Your framerate seems to be affecting the rate of fire and recoil of weapons in PlayerUnknown's Battlegrounds. Youtuber WackyJacky101 (opens in new tab) has been blasting an innocent wall, for science, to see how guns behave differently at 180 fps, 60 fps, and 30 fps. The results convincingly show that for high rate-of-fire guns, such as the Groza, a lower framerate results in lower rate of fire and more manageable recoil.
The issue seems particularly severe for the Groza, but we also see how framerate changes the firing patterns of the M416 and the Vector. Slowpokes like the AKM and SCAR-L seem unaffected but, as we'll see, there's a deeper problem. WackyJacky sketches out the recoil patterns in the video below.
There has been interesting speculation as to why this is happening which has, inevitably, led to the creation of a spreadsheet (opens in new tab). On Reddit (opens in new tab), user MutuTutu (opens in new tab) theorises that gun performance depends on the weapon's rate of fire relative to your framerate. If your framerate is just one frame out of sync (opens in new tab) with a gun's rate of fire, the rate of fire (and therefore recoil) can be significantly affected.
For a competitive advantage it might be wise to favour certain weapons, depending on your framerate. MutuTutu looks at when this might be most useful.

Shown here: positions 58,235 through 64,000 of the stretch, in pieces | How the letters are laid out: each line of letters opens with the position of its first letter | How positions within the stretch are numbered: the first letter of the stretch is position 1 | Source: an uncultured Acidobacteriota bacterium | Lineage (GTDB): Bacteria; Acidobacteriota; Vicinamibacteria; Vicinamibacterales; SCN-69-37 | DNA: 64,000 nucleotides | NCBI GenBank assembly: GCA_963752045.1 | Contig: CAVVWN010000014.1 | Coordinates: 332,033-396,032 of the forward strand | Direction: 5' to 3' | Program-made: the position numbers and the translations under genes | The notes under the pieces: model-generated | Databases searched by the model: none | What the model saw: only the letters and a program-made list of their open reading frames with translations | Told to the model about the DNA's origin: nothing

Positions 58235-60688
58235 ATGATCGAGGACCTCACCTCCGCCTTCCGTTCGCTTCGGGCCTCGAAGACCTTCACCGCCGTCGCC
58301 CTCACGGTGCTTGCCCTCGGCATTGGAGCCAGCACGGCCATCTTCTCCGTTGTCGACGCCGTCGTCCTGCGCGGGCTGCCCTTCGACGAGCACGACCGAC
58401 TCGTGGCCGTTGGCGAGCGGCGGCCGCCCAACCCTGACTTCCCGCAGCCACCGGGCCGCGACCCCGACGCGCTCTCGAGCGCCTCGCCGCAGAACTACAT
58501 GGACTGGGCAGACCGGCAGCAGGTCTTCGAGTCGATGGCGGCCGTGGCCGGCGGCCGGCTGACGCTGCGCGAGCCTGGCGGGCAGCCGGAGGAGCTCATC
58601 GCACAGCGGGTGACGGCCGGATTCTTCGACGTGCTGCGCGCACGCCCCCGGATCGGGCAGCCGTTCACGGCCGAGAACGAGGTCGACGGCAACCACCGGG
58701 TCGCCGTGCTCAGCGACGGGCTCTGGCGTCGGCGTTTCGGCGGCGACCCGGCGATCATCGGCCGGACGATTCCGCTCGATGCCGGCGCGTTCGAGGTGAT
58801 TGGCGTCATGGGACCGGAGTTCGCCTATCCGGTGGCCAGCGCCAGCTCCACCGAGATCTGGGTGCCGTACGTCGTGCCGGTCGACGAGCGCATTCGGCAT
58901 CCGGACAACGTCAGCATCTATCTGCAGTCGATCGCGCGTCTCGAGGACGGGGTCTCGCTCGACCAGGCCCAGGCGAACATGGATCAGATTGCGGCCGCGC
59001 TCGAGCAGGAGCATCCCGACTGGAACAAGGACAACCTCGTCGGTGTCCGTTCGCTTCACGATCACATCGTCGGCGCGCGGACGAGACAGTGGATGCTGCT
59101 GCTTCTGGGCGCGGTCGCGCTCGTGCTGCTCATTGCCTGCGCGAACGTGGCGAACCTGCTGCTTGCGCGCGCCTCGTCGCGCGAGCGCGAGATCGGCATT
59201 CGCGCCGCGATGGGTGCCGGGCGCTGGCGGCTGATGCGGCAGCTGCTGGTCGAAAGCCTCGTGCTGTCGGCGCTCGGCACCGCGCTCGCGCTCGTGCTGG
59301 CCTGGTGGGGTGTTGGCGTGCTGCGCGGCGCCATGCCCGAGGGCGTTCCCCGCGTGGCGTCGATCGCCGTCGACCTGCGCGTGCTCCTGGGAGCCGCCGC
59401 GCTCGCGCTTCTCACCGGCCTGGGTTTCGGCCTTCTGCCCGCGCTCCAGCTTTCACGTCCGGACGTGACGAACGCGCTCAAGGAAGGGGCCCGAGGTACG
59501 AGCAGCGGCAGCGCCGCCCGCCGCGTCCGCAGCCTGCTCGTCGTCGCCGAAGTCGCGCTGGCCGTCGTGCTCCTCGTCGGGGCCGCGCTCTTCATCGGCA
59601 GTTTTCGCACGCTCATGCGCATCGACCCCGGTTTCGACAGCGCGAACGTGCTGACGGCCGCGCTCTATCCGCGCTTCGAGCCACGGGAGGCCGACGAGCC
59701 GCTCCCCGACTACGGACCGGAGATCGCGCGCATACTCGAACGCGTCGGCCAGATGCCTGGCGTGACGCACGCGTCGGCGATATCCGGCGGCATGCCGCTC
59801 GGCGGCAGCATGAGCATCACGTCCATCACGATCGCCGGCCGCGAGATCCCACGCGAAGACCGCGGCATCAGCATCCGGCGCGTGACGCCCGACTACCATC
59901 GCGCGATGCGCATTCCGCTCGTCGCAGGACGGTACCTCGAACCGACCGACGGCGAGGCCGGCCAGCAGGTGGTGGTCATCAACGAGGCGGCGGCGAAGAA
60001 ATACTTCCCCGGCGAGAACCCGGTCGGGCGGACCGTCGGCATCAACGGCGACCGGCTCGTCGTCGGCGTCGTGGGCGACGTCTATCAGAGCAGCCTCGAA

"In situations where your FPS are fairly stable (for instance 80-85) and you take a high DPS% value that is at an FPS value just a little lower than that (80 in this case) this can net you with notable DPS increases (+8% with the AK here) AND a far more consistent recoil (80 and 85 give you notably different recoil speeds, locking it makes it always equal)."
For obvious reasons, this is terrible for high level competitive play if everyone is playing at different framerates. Powerful PCs will be putting out more bullets than weaker PCs.
Because the problem seems to be tied to the way the game handles firing and recoil calculations for every shot, it may be difficult to fix. There hasn't been any response to the research from Bluehole, on the blog (opens in new tab) and Twitter (opens in new tab) at least, but hopefully it's something that can be changed.
Strange things happen when game logic and framerates entwine. Recently Fallout 76 has had issues with player speed being tied to framerate (opens in new tab). Damage-per-second in Vanquish (opens in new tab) accelerated at higher framerates, and weapon durability broke (opens in new tab) in Dark Souls 2.